“In one sense play is on the up, especially coming out of the pandemic. People had a lot of time on their hands that previously they hadn’t, and turned to play as something to do, even as a way of dealing with the situation,” says Jeremy Saucier, assistant vice president at The Strong National Museum of Play in New York and editor of the American Journal of Play. “Sure, play has long been associated with childhood—play is ‘what kids do’—even as many adults became more open to it, and even if they might not have called it ‘play’. Yet there’s still a certain risk in revealing that you ‘play’ in modern culture. Play is still considered to be frivolous in a highly competitive world”.

Unless, of course, that highly competitive world co-opts play in the pursuit of improved efficiency in business or consumer engagement with a product: the so-called ‘gamification’ of the workplace and education, in training and marketing. This reveals a philosophical conundrum. “Play has so many possibilities and there are ways to harness it to bring all sorts of benefits. But if you assign a purpose to play, is it still really play?” asks Saucier. “The danger is to recognise that play is good for us and then trying to throw play into everything. Then it just becomes performative”.

Remarkably, even play among children is under attack. Ana Fabrega, founder of Synthesis—an educational system based on the idea that children are hard-wired to learn skills the likes of collaboration, autonomy and competence through play—was a career teacher with experience in school systems around the world. She notes how with the notable exception of the education system in Finland, time for free, unstructured play has increasingly been squeezed out of school timetables in favour of academic study and the pursuit of higher grades.

It’s not just in schools either. “We’re seeing the rise of a culture of safetyism in which parents don’t want to expose their children to even the slightest risk, even though the instinct to explore risk [through dicing with heights, speed, dangerous tools or elements, and so on] is fundamental to children from a very young age,” she says. “Play is being trained out of us, so it’s no wonder that by the time we leave education, we tend to think of it as not being serious. But we have to take play seriously—it matters, not least because it’s the engine of invention”.

According to Peter Gray, the last 50 years or so have seen other cultural influences gradually erode children’s access to free play too, notably the rise of TV and, more recently, gaming devices keeping children within the domestic sphere rather than being “free range” and out in the world. In parallel, this period has seen a huge rise in all sorts of mental disorders among young people.

“The whole reason why childhood is so long is to acquire the characteristics necessary to be an adult. You’re gradually given more and more freedom and so must learn to solve your own problems—how to keep your playmates happy, how to deal with differences,” says Gray. “Now we have generations who have grown up without that [training] and absolutely it’s had a [negative] impact on them”.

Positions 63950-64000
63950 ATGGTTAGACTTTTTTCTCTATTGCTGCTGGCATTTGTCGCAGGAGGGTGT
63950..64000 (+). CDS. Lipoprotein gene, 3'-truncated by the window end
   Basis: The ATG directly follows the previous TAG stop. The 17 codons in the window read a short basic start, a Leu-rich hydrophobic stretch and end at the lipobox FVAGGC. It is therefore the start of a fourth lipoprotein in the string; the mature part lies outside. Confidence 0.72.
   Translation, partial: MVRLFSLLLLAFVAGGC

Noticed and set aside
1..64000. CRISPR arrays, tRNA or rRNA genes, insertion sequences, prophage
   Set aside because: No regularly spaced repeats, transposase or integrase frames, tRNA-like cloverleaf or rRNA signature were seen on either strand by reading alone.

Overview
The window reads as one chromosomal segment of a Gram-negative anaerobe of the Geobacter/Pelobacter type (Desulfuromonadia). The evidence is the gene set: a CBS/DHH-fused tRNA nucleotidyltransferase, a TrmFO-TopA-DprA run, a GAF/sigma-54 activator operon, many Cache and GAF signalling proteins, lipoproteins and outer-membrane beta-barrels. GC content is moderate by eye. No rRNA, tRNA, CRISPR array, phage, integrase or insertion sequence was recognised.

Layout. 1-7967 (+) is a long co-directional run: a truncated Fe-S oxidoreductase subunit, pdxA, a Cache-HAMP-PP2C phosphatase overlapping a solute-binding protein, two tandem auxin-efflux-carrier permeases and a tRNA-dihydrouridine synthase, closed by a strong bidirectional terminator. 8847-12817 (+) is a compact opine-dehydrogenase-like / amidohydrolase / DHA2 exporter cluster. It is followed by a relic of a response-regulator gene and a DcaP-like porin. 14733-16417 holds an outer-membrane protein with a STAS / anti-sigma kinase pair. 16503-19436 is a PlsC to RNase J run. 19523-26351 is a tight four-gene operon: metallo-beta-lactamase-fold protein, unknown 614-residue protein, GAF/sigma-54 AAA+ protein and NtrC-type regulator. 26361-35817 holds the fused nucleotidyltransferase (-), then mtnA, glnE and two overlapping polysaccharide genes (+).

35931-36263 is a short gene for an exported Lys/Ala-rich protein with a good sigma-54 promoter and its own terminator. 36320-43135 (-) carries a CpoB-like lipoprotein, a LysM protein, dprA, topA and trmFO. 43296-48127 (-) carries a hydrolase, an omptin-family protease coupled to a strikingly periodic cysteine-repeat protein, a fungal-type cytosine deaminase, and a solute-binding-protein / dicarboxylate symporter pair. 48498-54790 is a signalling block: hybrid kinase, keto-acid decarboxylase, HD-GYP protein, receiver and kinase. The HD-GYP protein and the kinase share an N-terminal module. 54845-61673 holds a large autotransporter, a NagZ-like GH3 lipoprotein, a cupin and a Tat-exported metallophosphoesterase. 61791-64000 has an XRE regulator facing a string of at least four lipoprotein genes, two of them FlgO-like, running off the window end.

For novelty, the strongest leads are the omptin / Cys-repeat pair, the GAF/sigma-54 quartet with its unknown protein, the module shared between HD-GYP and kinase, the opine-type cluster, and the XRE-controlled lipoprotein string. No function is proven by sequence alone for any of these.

In 1955 the Dutch historian Johan Huizinga, in his book Homo Ludens (playful man) proposed that human culture arises and advances through play; that the pillars of culture, from art to literature, philosophy to the law, arise at times when adults had the freedom and time to play. It’s through play that we innovate. That might not bode so well for a globalised world in the 21st century.

Indeed, Gray says there is evidence to suggest that the good mood fostered by play allows people to perform better at the kind of problem-solving that requires novel thinking. And that, since the 1980s, curtailed childhood play has had a marked negative impact on creativity, as far as it can be measured. “Play teaches creativity, so now we’re producing far fewer creative people in an era when society really needs people to be creative,” he argues. But, he adds, we’re also seeing it reflected starkly in what he notes as the reduced independence and competence of current late teens and 20-somethings. He worries that this will likely become the norm for future generations unless the greater free rein to play, which was historically given to children, is rapidly reinstated.

“We’re seeing high rates of emotional breakdown among college students, for example, often for what would have been considered very trivial reasons a generation ago,” he observes. “Lacking the beneficial childhood experience of play, they haven’t learnt to steel themselves [against challenges], to understand that you can have a negative experience and somehow you survive. There’s an inability to accept negative consequences and to take responsibility for their own failures. Our changing regard for the importance of play [in childhood] is behind all of this”.

That also suggests why we need to take a more positive view of play more broadly, not just for tomorrow’s children and the adults they will become, but for adults today. Rene Proyer notes that the huge popularity of smartphone- and console-based video gaming—an industry that has long since eclipsed the film business, for example—suggests that the desire is there. The average age of a gamer now? 33, with players equally split between men and women. We just need to be more open about embracing the benefits of play—and to recognise that playfulness as a state of mind is a skill that can be developed.

“For a long time, it was thought that video games were just for kids. Back in the ’80s I was almost embarrassed to tell other grown-ups what I did for a living,” says David Mullich, the leading video-game designer for the likes of Disney, Apple and Activision. “Now everyone is slowly discovering how essential play is. It’s in play that we cast off our responsibilities, fears and certainties to engage in challenges that have no material outcome. It’s through play that we find catharsis. We find new meanings in the world. Without play, we wouldn’t be fully human.”